Old 10/06/09, 12:11 PM
 
Join Date: Oct 2008
Posts: 57

Thanks for the ideas. I had actually thought about the chain link fence idea but had not thought about using wood beams or ties for the drag weights. I have some wood creocete 6x6's stacked in a shed that were used for corner post for stalls.

Do you guys think two 6x6's (one front and one at the tail) with chain link in between would work well? Should I add one in the middle too? Skip the chain link all together?

BlueJuniperFarm, tell me more about using a drag for snow removal. I don't have a plow and am curious. Right now I use 3 options for snow removal. Option #1 is do nothing if it's only a couple inches and not drifted. Option #2 is breakout the snow blower for drifts not over 2 feet. Option #3 is a helping neighbor with a large tractor and loader. He comes over and removes snow on the bad storms. If a drag works it would be a nice replacement for options #1 and 2.

CB

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  #9  
Old 10/06/09, 12:19 PM
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Well, keep in mind that we didn't actually drive in and out most of the winter! Dad would park out near the end of the driveway at his parents house and either walk the rest of the way or take the tractor. If the whole family was going someplace -- rare in the winter -- we rode on the tractor (and the tractor was the only vehicle that could make the trip during spring break-up -- Mom has a picture of our whole family on the tractor in Sunday best on our way out to some Easter festivity late one April -- five children and her and Dad!). My brothers and I walked out to the main road to catch the school bus. But if your driveway is shorter, you could probably drag it enough to drive on it, or just park near the road when the snow is too deep to drive all the way in.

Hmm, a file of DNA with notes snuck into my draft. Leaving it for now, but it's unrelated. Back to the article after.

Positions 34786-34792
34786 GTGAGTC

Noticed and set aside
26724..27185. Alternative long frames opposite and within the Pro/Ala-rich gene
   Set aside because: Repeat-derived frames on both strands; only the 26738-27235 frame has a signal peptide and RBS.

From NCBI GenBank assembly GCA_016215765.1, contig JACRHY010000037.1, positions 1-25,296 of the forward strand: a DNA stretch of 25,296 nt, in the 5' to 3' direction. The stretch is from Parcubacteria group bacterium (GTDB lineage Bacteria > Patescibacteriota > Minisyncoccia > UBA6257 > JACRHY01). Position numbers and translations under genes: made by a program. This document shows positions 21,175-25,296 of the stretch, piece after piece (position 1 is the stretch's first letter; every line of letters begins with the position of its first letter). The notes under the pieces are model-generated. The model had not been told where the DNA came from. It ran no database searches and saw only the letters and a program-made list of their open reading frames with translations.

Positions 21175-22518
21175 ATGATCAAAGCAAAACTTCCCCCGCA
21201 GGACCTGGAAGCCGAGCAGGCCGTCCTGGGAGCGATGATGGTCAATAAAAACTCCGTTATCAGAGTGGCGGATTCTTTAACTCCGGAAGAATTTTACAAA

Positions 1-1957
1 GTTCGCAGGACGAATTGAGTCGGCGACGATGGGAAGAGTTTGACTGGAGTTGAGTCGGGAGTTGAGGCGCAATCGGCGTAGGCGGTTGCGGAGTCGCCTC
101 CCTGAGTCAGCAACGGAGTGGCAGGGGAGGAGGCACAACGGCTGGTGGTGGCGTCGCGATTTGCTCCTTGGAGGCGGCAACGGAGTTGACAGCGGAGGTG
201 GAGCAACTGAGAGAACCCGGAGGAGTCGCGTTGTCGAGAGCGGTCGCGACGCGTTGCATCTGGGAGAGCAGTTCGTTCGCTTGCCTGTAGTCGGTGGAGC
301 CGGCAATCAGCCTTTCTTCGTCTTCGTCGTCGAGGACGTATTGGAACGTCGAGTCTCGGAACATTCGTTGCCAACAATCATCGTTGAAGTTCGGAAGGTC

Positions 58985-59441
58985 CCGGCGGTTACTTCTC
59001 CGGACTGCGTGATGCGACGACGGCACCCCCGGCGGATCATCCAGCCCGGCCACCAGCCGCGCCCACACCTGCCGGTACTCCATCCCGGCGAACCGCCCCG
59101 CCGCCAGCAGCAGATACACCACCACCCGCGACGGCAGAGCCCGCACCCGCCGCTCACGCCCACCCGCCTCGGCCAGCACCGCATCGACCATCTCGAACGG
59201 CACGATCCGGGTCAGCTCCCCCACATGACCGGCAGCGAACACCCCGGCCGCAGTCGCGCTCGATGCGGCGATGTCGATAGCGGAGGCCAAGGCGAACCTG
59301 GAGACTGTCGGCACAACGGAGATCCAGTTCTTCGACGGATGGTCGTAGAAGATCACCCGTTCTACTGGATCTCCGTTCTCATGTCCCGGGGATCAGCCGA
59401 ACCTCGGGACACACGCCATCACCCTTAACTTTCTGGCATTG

I wouldn't let the drifts get too deep, though. You might have to drag several times during a bad storm. Your neighbor with the heavy equipment sounds like a very handy person to be friends with!

Kathleen

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  #10  
Old 10/06/09, 12:24 PM
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Quote:
Originally Posted by DaynaJ View Post
Don't want to sound dumb, but what is portland cement? We have a long hill driveway, it is very rutted from all the rain this year. We, several times have not been able to get vehicles up to the house with out using tractor to tow us. Also the way road is at the bottom, we can't get a "run" at it. When we've put gravel on it, it all gets bladed, drug, or washed away, what the best way to improve out drive? Thankx--



portland cement is the fine grey powder in a bag of cement
it is the glue that holds the agrigate together and makes what you think of as cement since the gravel "agrigate" is all ready spread on the drive he is suggesting using a spreader to put a layer of portland cement and sand a fine agrigate on top and then water it down in so that when it drys it bonds your gravel together.





if you have very steep areas you can also put in sections of concrete held together by rebar this is used as an errosion technique some times

but workin on a way to direct the water off without running down length of the drive preferably to larger stones that will trap the gravle being washed away is best if it is posable to grade it in such a way some dives that is not much of an option others need to pitch into a ditch and then have culverts or concret troughs that carry the water accross without erroding the drive
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  #11  
Old 10/06/09, 01:18 PM